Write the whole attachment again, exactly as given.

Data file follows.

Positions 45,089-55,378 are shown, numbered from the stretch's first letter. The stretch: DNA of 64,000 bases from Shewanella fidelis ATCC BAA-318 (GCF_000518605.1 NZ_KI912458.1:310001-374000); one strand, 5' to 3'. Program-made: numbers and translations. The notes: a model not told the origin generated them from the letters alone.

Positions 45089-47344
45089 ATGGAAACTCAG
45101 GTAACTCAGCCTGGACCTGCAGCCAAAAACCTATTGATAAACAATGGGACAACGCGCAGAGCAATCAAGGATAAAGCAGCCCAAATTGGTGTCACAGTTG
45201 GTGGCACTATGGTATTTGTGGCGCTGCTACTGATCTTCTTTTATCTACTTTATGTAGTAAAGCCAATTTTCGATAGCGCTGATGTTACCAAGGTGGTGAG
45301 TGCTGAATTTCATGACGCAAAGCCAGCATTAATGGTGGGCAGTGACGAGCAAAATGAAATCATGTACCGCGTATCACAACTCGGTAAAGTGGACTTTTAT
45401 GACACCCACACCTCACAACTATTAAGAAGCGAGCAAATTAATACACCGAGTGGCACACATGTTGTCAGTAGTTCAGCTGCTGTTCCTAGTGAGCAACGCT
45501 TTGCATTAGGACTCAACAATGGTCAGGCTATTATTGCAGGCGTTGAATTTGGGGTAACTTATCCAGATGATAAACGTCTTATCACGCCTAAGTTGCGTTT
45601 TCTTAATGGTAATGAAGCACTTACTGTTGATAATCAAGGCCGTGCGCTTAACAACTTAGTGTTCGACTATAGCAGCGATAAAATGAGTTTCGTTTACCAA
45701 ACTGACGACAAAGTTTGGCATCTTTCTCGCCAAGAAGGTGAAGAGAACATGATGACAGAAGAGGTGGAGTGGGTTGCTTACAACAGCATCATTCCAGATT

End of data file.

Positions 45,089-55,378 are shown, numbered from the stretch's first letter. The stretch: DNA of 64,000 bases from Shewanella fidelis ATCC BAA-318 (GCF_000518605.1 NZ_KI912458.1:310001-374000); one strand, 5' to 3'. Program-made: numbers and translations. The notes: a model not told the origin generated them from the letters alone.

Positions 45089-47344
45089 ATGGAAACTCAG
45101 GTAACTCAGCCTGGACCTGCAGCCAAAAACCTATTGATAAACAATGGGACAACGCGCAGAGCAATCAAGGATAAAGCAGCCCAAATTGGTGTCACAGTTG
45201 GTGGCACTATGGTATTTGTGGCGCTGCTACTGATCTTCTTTTATCTACTTTATGTAGTAAAGCCAATTTTCGATAGCGCTGATGTTACCAAGGTGGTGAG
45301 TGCTGAATTTCATGACGCAAAGCCAGCATTAATGGTGGGCAGTGACGAGCAAAATGAAATCATGTACCGCGTATCACAACTCGGTAAAGTGGACTTTTAT
45401 GACACCCACACCTCACAACTATTAAGAAGCGAGCAAATTAATACACCGAGTGGCACACATGTTGTCAGTAGTTCAGCTGCTGTTCCTAGTGAGCAACGCT
45501 TTGCATTAGGACTCAACAATGGTCAGGCTATTATTGCAGGCGTTGAATTTGGGGTAACTTATCCAGATGATAAACGTCTTATCACGCCTAAGTTGCGTTT
45601 TCTTAATGGTAATGAAGCACTTACTGTTGATAATCAAGGCCGTGCGCTTAACAACTTAGTGTTCGACTATAGCAGCGATAAAATGAGTTTCGTTTACCAA
45701 ACTGACGACAAAGTTTGGCATCTTTCTCGCCAAGAAGGTGAAGAGAACATGATGACAGAAGAGGTGGAGTGGGTTGCTTACAACAGCATCATTCCAGATT